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What is Shmittah?

by Rabbi Tzvi Shapiro

  

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Shmittah is the original Sabbatical.

The Torah1 tells us "for six years you shall plant your fields... but in the seventh year the land should have complete rest, a Shabbat to G-d".

G-d created the world and then created man to maintain and perfect it. Progress and production is a partnership between G-d and mankind. G-d provides the raw materials, mankind works, and then G-d blesses his effort.

In a physical world caught up in materialism Man's work is quite evident, but in the rush and race for survival G-d's involvement often gets overlooked.

Unless we make an effort to focus. To stop, step aside, and set a time for observation and introspection. Thus Shmittah is to agriculture what Shabbat is to the working life: a G-dly devised reminder of what it’s all really about.

Every seventh day, we reorient: Shabbat. And every seventh year, we reaffirm: Shmittah.

Like Shabbat, Shmittah is a Divine mandate for obligated rest, which follows a universal cycle. On the designated Shabbat day we retreat from work, and during the designated Shmittah year we retreat from our fields.2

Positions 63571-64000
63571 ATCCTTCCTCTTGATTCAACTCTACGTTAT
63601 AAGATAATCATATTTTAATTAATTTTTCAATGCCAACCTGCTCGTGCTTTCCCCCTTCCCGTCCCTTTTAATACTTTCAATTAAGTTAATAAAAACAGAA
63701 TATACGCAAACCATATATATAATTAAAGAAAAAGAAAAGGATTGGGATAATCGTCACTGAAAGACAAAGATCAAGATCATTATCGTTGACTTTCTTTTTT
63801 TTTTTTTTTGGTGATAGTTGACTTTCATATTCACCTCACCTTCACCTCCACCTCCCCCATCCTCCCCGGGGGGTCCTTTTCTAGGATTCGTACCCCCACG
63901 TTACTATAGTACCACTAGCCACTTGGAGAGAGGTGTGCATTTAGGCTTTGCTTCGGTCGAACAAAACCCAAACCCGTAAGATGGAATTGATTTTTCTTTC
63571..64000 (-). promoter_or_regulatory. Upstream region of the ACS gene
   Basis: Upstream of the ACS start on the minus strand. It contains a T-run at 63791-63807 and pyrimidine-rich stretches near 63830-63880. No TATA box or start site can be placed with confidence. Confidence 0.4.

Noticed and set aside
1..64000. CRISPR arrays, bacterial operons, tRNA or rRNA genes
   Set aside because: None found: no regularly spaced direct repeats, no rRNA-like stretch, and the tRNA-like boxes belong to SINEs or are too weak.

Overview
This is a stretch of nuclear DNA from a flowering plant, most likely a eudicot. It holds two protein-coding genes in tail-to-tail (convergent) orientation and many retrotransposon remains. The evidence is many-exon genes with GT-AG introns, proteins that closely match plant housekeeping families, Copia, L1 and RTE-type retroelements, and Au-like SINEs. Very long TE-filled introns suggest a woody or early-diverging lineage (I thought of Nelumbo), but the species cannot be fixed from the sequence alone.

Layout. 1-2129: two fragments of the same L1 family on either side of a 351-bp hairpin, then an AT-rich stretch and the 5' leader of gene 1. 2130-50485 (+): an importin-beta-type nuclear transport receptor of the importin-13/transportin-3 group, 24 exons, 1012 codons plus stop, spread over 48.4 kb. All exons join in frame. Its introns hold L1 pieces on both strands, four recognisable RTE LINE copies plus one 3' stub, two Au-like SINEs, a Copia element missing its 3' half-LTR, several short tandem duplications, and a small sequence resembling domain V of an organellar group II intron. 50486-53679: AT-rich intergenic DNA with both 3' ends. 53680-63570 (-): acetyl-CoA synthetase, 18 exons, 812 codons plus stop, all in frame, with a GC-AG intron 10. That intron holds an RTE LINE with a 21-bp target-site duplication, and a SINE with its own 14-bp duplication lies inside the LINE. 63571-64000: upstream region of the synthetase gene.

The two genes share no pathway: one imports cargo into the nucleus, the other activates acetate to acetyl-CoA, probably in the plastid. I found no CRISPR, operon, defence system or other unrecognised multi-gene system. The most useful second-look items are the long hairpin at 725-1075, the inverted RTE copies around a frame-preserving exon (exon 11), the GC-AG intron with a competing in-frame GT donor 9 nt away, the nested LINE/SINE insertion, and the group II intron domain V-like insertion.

The Torah3 tells us that if we observe the Shmittah properly G-d will bless the efforts of the sixth year, resulting in enough produce for the next three years.

See also When is Shmittah? and How is Shmittah observed?

Footnotes

  • 1. Leviticus 25:3-4
  • 2. Shmittah is only applicable in Biblical Israel, earth and fields belonging to "the land which G-d's eyes are upon from beginning of the year until the end of year".
  • 3. Leviticus 25:21

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RELATED CATEGORIES

Mitzvot » Agriculture Related

Shabbat
(pl: Shabbatot). Hebrew word meaning "rest." It is a Biblical commandment to sanctify and rest on Saturday, the seventh day of the week. This commemorates the fact that after creating the world in six days, G-d rested on the seventh.
Torah
Torah is G–d’s teaching to man. In general terms, we refer to the Five Books of Moses as “The Torah.” But in truth, all Jewish beliefs and laws are part of the Torah.
G-d
It is forbidden to erase or deface the name of G-d. It is therefore customary to insert a dash in middle of G-d's name, allowing us to erase or discard the paper it is written on if necessary.